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Easy climbing on a short grey buttress.

Access issues inherited from Blue Mountains

The Blue Mountains are a World Heritage listed area. The Grose Valley, the cliffs around Katoomba and much of the Narrow Neck peninsula are part of the Blue Mountains National Park which is managed by the NPWS. The Western Escarpment - where most of the climbing is - is Crown Land managed by the BMCC. While the NPWS Plan of Management nominates several locations in the National Park where rock climbing is deemed appropriate, the majority of the climbing remains unacknowledged. To maintain access our best approach is to 'Respect Native Habitat, Tread Softly and Leave No Trace'. Practically all crags are either in National Park or in council reserve: dog owners are reminded that dogs are not allowed in National Parks at any time and fines have been issued, while for crags on council reserve the BMCC leash law requires that dogs be on-leash.

Ethic inherited from Blue Mountains

Although sport climbing is well entrenched as the most popular form of Blueys climbing, mixed-climbing on gear and bolts has generally been the rule over the long term. Please try to use available natural gear where possible, and do not bolt cracks or potential trad climbs.

Because of the softness of Blue Mountains sandstone, bolting should only be done by those with a solid knowledge of glue-in equipping. A recent fatality serves as a reminder that this is not an area to experiment with bolting.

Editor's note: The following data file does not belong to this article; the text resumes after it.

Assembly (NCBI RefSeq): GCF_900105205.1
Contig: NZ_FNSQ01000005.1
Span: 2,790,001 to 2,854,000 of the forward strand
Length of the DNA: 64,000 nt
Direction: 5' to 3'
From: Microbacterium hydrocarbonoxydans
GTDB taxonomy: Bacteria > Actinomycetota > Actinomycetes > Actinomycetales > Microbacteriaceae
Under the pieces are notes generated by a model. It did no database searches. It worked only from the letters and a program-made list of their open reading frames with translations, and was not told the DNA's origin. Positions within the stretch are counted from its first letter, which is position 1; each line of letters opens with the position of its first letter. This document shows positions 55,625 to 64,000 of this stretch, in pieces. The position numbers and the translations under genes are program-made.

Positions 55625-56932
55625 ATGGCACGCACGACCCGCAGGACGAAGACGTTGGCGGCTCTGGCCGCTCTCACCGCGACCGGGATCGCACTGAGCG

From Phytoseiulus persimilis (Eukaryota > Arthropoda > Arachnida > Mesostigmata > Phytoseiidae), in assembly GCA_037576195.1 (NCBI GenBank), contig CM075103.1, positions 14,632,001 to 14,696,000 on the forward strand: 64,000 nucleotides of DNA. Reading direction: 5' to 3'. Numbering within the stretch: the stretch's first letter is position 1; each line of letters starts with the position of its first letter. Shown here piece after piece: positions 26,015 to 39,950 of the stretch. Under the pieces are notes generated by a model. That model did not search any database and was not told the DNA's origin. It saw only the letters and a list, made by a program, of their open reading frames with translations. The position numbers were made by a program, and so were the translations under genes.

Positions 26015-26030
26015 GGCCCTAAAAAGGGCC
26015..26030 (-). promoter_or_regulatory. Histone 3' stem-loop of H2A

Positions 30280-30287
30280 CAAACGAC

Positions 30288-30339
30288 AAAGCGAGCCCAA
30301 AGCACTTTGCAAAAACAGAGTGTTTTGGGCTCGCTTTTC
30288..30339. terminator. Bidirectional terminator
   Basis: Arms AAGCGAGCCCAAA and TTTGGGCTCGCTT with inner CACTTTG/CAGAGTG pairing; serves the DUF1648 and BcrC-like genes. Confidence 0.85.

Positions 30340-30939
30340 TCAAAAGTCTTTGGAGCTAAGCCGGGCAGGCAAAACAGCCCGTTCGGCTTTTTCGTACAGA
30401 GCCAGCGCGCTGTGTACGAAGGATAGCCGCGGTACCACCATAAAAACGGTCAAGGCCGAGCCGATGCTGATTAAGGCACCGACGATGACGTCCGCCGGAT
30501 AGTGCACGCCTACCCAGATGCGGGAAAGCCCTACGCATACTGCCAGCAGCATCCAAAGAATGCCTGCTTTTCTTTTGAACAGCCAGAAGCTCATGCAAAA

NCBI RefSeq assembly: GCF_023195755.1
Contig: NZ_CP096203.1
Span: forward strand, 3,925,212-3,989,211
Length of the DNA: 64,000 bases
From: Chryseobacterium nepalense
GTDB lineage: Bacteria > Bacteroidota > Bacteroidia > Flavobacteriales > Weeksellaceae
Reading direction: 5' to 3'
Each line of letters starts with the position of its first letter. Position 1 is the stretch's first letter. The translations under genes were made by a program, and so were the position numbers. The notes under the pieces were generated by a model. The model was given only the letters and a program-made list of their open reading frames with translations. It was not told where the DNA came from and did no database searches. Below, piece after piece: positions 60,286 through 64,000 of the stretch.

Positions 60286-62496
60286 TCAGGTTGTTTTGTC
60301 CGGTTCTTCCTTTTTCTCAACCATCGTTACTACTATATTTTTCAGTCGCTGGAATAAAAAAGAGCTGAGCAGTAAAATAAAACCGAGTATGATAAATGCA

If you do need to top rope, please do it through your own gear as the wear on the anchors is both difficult and expensive to maintain.

It would be appreciated if brushing of holds becomes part of your climbing routine - do it with a soft bristled brush and never a steel brush!

The removal of vegetation - both from the cliff bases and the climbs - is not seen as beneficial to aesthetics of the environment nor to our access to it. However, the fast growing scrub can conceal walking tracks in mere months, so bringing a pair of secaturs and pruning as you walk is a good way of helping out with the constant task of track maintenance. Some appropriately discreet pruning is a far better alternative then track braiding (which causes far more damage). It's also a good warmup for your forearms!


Some content has been provided under license from: © Australian Climbing Association Queensland (Creative Commons, Attribution, Share-Alike 2.5 AU)


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Grade Route
18 X Kitty Gobsmacker Trad 12m

Scary and dodgy but with nice babylonian start.

Start: 10m L of 'Cowboy Clip' up little face to top.

FA: Simon Atkins, 1995

22 ** Cowboy Clip LH Start Sport 10m
21 * Cowboy Clip Sport 10m

Warning: There have been at least 3 incidents of quickdraws being worn through or severed from repetitive falling on the 1st bolt of this climb - take care if this is near your limit!

FA: M.Portman, 1992

25 * Silent Rage Sport 15m

Don't blow the 4th clip - people have hit the tree.

FA: A.Bull, A.Dunbar & S.Wythe, 1992

17 * Mr. Curly Sport 10m

Start: Short juggy corner.

FA: N.Crabb, 1992

21 * Diana Ross Sport 15m

FA: V.Kondos, 1994

19 * Albatross Sport 16m

Start as for 'ancient mariner',then leftwards past carrots to anchor in the middle of the wall.

FA: F.Lumsden & M.Whitehouse, 1989

19 * Ancient Mariner Sport 15m

Right hand route on the mini wall, up to chain anchor on the arete.

FA: B.Junge & M.Portman, 1994


Start: Climbs just right of the arete.

FA: M.Portman., 2000

14 * Squashed Parrot Sport 18m

Ring bolts to lower off on the undercut grey slab.

FA: M.Pekin & L.McManus, 1989


FA: N.Crabb, 1992


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